BRUSSELS (Reuters) - European Union lawmakers from the two parties forming Italy’s new government coalition backed this week a rejected proposal to set up EU funds to help countries quit the euro, a sign of the Italian leadership’s ambivalent position on the common currency.
Their vote came as the anti-establishment 5-Star Movement and far-right League were finalising a deal to form an executive in Rome, under pledges that leaving the euro was not in their government programme. The government was sworn in on Friday.
An earlier attempt to form a government foundered after the parties proposed as economy minister an economist who had devised a plan for Italy’s departure from the euro zone, prompting his rejection by the head of state.
Despite the declared intentions to stay in the euro, all six EU lawmakers from the League and all but one of the 14 5-Star Members of the European Parliament voted on Wednesday for a document that called for the establishment of programmes of financial support “for member states that plan to negotiate their exit from the euro.”
In a statement on Friday the 5-Star delegation in the European Parliament said their vote was meant to show support for countries that may find themselves in extreme economic situations, such as having to leave the euro.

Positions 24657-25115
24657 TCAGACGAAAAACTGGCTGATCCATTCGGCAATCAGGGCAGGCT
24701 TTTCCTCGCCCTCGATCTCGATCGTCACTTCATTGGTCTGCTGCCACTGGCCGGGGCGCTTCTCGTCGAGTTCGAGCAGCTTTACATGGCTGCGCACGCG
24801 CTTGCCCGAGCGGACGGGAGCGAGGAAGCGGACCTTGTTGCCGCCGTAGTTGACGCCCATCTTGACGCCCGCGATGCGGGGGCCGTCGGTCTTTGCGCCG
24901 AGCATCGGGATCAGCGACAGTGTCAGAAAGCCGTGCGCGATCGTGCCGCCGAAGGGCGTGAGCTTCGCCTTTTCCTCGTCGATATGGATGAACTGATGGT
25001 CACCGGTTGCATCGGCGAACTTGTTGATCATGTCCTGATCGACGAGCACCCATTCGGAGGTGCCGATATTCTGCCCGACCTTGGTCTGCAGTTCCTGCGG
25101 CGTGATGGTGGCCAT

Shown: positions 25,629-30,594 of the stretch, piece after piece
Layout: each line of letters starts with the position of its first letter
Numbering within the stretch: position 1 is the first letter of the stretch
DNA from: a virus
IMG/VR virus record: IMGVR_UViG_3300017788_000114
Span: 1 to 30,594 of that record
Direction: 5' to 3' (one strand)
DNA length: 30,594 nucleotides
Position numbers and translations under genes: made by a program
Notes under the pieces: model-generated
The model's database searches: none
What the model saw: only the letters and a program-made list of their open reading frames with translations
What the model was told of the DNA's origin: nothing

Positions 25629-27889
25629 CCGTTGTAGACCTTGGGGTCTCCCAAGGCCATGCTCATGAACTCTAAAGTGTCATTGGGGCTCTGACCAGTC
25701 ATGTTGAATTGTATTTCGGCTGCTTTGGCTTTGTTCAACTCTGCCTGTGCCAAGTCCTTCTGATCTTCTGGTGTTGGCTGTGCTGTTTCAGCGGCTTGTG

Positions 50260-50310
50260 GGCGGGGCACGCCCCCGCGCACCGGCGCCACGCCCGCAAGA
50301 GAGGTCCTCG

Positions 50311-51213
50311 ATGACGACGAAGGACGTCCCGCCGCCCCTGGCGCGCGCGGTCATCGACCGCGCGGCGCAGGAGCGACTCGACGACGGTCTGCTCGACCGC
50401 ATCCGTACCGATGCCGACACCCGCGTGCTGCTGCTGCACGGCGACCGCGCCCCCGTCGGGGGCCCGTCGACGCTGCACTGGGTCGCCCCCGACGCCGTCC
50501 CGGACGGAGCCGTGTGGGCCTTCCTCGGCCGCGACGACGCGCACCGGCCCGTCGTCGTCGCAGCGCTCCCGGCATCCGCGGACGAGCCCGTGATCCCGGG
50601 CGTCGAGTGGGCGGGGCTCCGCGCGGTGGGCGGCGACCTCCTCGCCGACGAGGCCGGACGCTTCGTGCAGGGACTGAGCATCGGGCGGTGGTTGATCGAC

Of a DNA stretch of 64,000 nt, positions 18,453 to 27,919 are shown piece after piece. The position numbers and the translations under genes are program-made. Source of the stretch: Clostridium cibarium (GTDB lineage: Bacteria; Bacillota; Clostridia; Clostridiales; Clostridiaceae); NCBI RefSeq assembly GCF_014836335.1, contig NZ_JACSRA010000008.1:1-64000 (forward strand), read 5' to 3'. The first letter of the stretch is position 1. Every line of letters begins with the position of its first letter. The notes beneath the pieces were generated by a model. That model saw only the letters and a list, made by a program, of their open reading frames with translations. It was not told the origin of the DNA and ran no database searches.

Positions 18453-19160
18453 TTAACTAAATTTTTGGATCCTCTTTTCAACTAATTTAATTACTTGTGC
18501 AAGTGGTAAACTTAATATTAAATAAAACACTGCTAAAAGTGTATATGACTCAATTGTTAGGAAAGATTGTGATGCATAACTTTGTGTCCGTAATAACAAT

“To affirm the principle of collaboration with countries in difficulty does not mean at all to be willing to leave the euro,” the note said. It added: “Italy does not want to quit the euro”.
Representatives of the League in Brussels were not immediately available for comment.
The document voted on by their EU lawmakers called for compensation for “the social and economic damages caused by the euro zone membership.”
The document was an amendment to a European Parliament resolution on the EU budget for the 2021-2027 period. The proposal, advanced by three leftist MEPs, was backed by 90 lawmakers but was rejected by a majority of the 750 MEPs.
Among members of the new government is economist Paolo Savona, who created a plan for Italy’s departure from the common currency.
Savona denied that the new government would seek to dump the euro. He was moved to the role of minister for the relations with the EU, after Italian President Sergio Mattarella vetoed his appointment as finance minister.
Reporting by Francesco Guarascio; Editing by Toby Chopra